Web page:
4 Things People Don’t Know About Empathy
We hear a lot about empathy these days. Barack Obama spoke repeatedly about the need for it. It shows up in corporate mission statements. There are dozens of books, TED talks, and articles written with a rallying call for more empathy in the world.
I’m glad empathy is getting more airtime. If there was ever a need for more empathy, it’s today in our divisive political time. It’s a fundamental skill for human relating. But there are a few things I see missing from the empathy conversation. I give talks and workshops about empathy, so naturally I spend a lot of time researching the subject and speaking with people about their experiences with it.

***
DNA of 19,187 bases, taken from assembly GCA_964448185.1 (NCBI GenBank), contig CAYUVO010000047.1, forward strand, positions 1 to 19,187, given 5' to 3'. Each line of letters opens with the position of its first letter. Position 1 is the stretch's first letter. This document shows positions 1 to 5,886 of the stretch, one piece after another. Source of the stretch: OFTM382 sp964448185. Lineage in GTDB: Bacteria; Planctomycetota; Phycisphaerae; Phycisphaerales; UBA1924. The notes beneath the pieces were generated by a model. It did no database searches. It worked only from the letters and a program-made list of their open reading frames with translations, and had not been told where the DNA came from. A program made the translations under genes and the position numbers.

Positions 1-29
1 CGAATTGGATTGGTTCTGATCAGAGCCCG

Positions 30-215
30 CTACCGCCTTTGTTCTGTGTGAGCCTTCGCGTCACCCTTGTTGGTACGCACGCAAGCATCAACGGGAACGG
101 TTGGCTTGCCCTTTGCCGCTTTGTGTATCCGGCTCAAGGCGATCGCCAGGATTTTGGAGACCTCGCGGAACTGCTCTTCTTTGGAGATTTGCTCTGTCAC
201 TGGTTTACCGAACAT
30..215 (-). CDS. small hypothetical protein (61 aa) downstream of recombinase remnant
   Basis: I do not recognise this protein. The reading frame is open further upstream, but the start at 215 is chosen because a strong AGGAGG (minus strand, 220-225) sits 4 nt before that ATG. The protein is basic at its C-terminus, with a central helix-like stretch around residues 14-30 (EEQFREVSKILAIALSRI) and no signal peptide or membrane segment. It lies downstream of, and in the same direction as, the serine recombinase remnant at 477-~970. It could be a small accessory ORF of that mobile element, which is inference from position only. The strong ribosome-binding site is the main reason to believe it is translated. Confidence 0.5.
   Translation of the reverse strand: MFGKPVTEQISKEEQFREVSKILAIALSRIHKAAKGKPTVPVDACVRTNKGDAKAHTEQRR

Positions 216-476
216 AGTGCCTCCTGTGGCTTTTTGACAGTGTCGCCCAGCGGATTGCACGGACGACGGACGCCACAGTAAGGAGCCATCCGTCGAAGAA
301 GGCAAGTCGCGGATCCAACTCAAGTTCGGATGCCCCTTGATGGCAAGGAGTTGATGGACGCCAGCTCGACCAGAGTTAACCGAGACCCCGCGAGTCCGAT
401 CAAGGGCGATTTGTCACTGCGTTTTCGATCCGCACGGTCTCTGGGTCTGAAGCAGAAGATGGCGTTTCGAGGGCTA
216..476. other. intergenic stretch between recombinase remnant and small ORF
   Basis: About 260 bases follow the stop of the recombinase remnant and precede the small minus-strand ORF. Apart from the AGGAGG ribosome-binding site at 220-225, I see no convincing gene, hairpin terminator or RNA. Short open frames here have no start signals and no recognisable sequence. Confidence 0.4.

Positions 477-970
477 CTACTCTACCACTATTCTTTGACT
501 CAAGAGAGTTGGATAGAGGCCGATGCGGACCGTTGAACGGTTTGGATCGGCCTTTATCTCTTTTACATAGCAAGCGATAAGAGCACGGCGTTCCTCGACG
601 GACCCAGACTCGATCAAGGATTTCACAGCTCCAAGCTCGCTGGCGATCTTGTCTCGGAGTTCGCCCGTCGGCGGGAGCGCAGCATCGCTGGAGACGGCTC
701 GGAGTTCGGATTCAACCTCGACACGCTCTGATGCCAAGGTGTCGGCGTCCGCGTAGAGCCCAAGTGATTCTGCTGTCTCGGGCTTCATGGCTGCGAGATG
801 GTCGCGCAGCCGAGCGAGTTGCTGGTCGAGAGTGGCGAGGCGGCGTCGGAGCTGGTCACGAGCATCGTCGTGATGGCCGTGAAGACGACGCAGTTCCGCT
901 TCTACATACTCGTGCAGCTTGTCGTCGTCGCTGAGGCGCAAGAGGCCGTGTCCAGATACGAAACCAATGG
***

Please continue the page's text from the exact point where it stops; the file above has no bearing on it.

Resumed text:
Here are a few things I would like to see included in this conversation more often.
There’s a difference between “empathic contagion” and “empathic concern.”
Empathy is multi-faceted. Sure, there’s a dictionary definition about being “sensitive to the feelings of others.” But like many complex interpersonal concepts involving feelings and communication (e.g. “sex” and “love”), empathy is more dynamic than what Merriam-Webster should be expected to encompass.
There’s a whole body of academic literature that explores the nuances of empathy that draws on the basic idea of perspective taking and engagement with someone else’s emotional world. In particular, I find it useful to talk about the distinction between “empathic contagion” and “empathic concern.”